1. In Chapter VI we introduced consumer's choice into the conventional framework of economic growth originated by J. von Neumann. We assumed that consumers are classified into two broad groups of persons, within each of which differences in tastes may be ignored. Both giant consumers, the Worker and the Capitalist, have their own, exogenously given propensities to save and they spend all the rest of their income (after subtracting savings) on current consumption. The total amount of expenditure of a Consumer is distributed among goods so as to maximize his utility function subject to his budget constraint. Clearly, the competitive equilibria of the Lindahl-Hicks-Malinvaud type discussed in Chapter VIII as well as the solutions of the balanced growth equilibrium of the Cassel-von Neumann variety in Chapter VII depend on the derived consumption functions.
In Chapter IX we observed that a balanced growth equilibrium obtained when only the Worker consumes and only the Capitalist saves is distinguished as the 'best' one from all other possible states of balanced growth and is, therefore, referred to as the Golden Equilibrium. Attention was then concentrated in Chapter X upon a particular economy where the Capitalist is thrifty enough to carry out no consumption of goods at all while the Worker is well paid so that he can buy goods in the Golden Equilibrium amounts. Such a specification enabled us to establish convergence to the Turnpike.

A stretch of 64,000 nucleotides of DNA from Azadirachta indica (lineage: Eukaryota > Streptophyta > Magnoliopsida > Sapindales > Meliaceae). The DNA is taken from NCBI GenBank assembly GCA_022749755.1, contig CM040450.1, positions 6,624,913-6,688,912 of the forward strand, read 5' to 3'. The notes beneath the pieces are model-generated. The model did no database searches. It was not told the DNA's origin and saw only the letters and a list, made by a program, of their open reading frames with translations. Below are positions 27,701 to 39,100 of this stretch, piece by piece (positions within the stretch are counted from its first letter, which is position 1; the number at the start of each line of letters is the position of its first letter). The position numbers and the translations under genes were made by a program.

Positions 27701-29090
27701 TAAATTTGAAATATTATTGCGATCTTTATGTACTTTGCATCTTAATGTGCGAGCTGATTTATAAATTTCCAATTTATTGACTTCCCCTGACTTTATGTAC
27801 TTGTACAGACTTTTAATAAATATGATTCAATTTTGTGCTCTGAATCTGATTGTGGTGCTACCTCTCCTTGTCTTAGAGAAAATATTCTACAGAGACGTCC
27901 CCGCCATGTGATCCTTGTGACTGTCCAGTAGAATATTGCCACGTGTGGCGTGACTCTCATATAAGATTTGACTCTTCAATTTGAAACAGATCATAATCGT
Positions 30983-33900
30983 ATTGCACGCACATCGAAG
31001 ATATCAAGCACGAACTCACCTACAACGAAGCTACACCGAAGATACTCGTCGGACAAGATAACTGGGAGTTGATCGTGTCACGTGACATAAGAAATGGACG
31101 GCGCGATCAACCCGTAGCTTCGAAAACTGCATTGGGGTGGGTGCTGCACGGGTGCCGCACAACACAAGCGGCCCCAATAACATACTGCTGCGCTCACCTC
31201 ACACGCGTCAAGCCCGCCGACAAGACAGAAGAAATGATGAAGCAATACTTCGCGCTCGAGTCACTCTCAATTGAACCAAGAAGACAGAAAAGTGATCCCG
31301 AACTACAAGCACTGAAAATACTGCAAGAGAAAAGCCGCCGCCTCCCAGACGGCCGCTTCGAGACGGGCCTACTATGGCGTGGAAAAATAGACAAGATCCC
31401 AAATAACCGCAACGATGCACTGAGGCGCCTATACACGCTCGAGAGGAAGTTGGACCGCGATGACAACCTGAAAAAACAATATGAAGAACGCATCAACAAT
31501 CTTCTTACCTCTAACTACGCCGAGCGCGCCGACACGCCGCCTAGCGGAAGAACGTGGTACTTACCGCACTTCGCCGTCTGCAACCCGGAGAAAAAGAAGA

This summarizes our previous treatment of consumption of goods. Clearly, the history should not end here, because the hypothesis, that the Worker consumes goods in any non-equilibrium state exactly in the same amounts as in the Golden Equilibrium, is true only when his tastes for goods can be described by a family of L-shaped indifference curves. In other more natural cases his demand for consumption goods would be such as to allow substitution in response to price changes. When the current position of an economy is off the Golden Equilibrium path, prices of goods will generally change, and the Worker will adjust his consumption so as to maintain his maximum satisfaction from goods. The following question is then naturally asked: is the Golden Equilibrium still stable when the assumption of rigid consumption is replaced by the more realistic one that the Worker's demand for consumption goods depends on prices and the wage income?